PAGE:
Ben had gotten his AA from Green Bay. Marinette and Menominee are small towns. At that time, AA there consisted of one other man besides my sponsor and myself. But soon there were six of us. We met at each others’ homes. Our group began to grow. We had to find bigger places to meet, such as church basements. A man named Oscar played a big part in building a clubhouse for us to meet in in Menominee. It’s still in use today.

It wasn’t easy being a woman in AA back then. But soon another woman arrived. Her name was Millie. She and her husband were nice and seemed to have a successful story; they got sober and got their children back. Millie became my sponsor, as it was thought that men should sponsor men and women should sponsor women, which is still the suggested arrangement.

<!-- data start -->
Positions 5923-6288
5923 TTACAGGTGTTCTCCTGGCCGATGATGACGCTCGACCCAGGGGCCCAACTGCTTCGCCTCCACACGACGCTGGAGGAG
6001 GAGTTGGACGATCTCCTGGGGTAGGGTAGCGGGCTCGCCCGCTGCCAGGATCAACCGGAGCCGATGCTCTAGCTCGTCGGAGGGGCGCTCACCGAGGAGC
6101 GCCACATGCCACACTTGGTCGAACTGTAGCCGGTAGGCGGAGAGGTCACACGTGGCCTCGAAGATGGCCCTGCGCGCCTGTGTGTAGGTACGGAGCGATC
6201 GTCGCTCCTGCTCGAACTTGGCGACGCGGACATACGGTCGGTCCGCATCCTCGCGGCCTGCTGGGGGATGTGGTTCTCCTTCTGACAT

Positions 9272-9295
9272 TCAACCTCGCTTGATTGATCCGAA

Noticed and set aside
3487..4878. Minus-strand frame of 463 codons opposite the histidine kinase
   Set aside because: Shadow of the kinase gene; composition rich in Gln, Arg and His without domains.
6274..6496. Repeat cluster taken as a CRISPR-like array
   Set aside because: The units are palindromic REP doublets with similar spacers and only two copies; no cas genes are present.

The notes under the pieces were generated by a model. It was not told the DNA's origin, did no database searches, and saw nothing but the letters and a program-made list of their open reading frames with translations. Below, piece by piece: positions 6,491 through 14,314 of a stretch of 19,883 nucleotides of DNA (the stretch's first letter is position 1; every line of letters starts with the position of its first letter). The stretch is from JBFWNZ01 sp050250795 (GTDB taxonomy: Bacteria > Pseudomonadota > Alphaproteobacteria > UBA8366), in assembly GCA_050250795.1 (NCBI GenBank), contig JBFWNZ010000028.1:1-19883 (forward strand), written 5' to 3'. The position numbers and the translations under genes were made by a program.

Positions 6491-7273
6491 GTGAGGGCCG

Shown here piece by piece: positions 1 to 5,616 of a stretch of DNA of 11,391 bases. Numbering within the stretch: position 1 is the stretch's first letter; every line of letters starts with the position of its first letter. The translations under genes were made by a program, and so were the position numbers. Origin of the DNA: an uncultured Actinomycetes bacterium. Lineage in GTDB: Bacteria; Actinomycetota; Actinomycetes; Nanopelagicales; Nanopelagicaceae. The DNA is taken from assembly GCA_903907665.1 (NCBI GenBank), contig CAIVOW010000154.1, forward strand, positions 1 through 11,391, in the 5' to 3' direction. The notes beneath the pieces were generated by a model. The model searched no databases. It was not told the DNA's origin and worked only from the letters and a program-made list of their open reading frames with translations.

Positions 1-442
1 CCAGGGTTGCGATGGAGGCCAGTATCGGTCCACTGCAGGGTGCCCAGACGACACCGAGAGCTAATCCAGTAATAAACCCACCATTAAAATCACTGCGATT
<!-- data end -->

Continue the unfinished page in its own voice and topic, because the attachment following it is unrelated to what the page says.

Ben was very big into AA. He dove in hook, line and sinker. Early on there were no hospitals or places to get sobered up. I got into service. I was the group secretary. Someone else was treasurer. I became a sponsor right away. My first sponsee was a rough character. She was in and out and drinking. I was on the phone all the time. I was gone from home a lot doing AA work with fellow alcoholics. If somebody needed us, we would up and go. I spoke at meetings when asked to. And we would get speakers from Milwaukee and Chicago. Everyone who came to AA here got a Big Book whether they could afford it or not.

My marriage was not good. I knew I had to do something to take care of myself. I knew that I had a knack for fixing hair. I saw hairdressing as a way to improve myself personally and financially. So I enrolled in a beauty school in Milwaukee. My mom took care of my little boy and my husband.